If you’re hosting a family gathering or bringing a dish for a Christmas party, nothing beats fresh, delicious produce. Unfortunately, cold weather can put a damper on your recipes and plans for the holiday season. But don’t fret. With this handy guide, you can find out what’s in the season to incorporate it into a dish that’s bound to be a hit at your next get-together.
Kids may hate them, but when prepared with a degree of culinary excellence, Brussel sprouts aren’t only tasty — they’re healthy to boot. The peak season for Brussel sprouts is usually September to February, allowing you to find them in abundance at your grocer. Halve these mini-cabbages, toss them with some olive oil and parmesan, throw them into the oven, and voila. You’ll have delectable Brussel sprouts that also provide a great source of antioxidants.
Is Christmas dinner really Christmas dinner without a heavy helping of potatoes? Probably not. Versatile and inexpensive, potatoes can be prepared in a variety of ways. Boil them and add butter, cook them au gratin style, or make a casserole. The world is your proverbial oyster. Plus, they’re packed with folic acid, magnesium, protein, and tons of other vitamins and nutrients. Pick several different types and colors to add a bit of flare to your holiday side dish.
Onions might get a bad rap because they aren’t exactly something you eat right out of the fridge or by themselves. Nevertheless, these vegetables turn everything they touch into a mouthwatering spectacle. Ideal for flavoring soups or adding to meat or pasta, onions act as a flavor enhancer, while also delivering a bit of texture depending on how you cook them. Plus, they have a nutritional profile that’s full of fiber and vitamin C. You won’t see anyone crying about that.
Did you know? If you place an onion in the fridge prior to cutting, it will eliminate the tears!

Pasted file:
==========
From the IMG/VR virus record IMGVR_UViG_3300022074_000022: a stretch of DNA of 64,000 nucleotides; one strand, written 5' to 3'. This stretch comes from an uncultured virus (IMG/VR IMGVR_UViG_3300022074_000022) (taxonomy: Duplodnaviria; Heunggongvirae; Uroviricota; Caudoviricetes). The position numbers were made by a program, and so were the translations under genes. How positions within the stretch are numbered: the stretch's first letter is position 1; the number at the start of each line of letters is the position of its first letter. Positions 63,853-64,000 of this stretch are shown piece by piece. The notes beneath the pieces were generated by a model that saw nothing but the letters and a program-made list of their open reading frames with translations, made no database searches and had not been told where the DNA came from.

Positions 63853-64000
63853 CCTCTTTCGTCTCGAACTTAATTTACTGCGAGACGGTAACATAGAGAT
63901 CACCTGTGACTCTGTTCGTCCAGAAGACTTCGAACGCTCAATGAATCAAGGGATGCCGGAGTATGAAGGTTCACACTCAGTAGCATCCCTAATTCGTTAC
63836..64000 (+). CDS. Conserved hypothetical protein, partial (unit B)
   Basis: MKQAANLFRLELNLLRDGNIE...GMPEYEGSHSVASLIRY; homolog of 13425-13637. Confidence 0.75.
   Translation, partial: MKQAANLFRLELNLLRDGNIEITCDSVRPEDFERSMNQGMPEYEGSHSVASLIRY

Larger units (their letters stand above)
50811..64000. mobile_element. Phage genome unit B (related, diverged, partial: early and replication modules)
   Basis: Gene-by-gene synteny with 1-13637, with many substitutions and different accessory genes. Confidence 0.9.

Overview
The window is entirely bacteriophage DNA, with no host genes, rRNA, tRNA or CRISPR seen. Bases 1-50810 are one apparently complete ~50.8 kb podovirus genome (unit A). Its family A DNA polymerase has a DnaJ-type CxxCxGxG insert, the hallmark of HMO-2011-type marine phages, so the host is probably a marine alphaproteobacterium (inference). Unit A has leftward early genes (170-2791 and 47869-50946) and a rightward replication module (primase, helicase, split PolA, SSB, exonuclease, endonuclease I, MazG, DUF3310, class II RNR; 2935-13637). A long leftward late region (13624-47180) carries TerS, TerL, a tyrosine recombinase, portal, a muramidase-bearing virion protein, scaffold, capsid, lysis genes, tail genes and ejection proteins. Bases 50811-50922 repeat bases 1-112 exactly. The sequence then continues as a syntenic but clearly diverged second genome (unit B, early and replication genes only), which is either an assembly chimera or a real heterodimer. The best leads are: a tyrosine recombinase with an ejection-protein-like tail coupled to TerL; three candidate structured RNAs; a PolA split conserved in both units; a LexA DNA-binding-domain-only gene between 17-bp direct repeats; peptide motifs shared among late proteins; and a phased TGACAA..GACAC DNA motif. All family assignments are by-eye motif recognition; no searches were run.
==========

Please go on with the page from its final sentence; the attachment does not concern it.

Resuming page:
Beets and Carrots
Lurking below the soil are two of the most appetizing veggies that are still in season during the holidays. Once you pull them up, you’re greeted with vivid colors that blend nicely with festive holiday decor. Roast them together and finish them off with some herbs for a feast fit for a vegetarian king or queen. Or if you’re feeling a bit more carnivorous, they pair magnificently with a roast. Regardless of how you eat them, you’ll feel good knowing you received high doses of vitamin A, vitamin B, vitamin C, and other nutrients your body craves.
Parsnips may be one of the most underused and under-celebrated produce that’s always in the produce aisle during winter. These carrot doppelgangers are only differentiated by their white — not orange — skin, but other than that, they share many of the same nutritional and flavors as their vibrant siblings. The taste of parsnips is vastly heightened with a quick roast in the oven. Add them to salads, stews, and casseroles for that extra flavor that makes people excitedly ask, “What’s in this?” Fiber, potassium, and vitamin C come in bulk with each bite.
Whether you’re searching for a new way to enhance your favorite dishes, trying a few days of veganism, or just switching it up, this fresh produce can put a little pep in your step and your mouth this holiday season.
As your nationwide produce supplier of fresh fruits and vegetables all year long, we love sharing information with you relating to various produce you may or may not have on your shopping list. Got questions? We love hearing from you, contact us with any comments or questions you may have.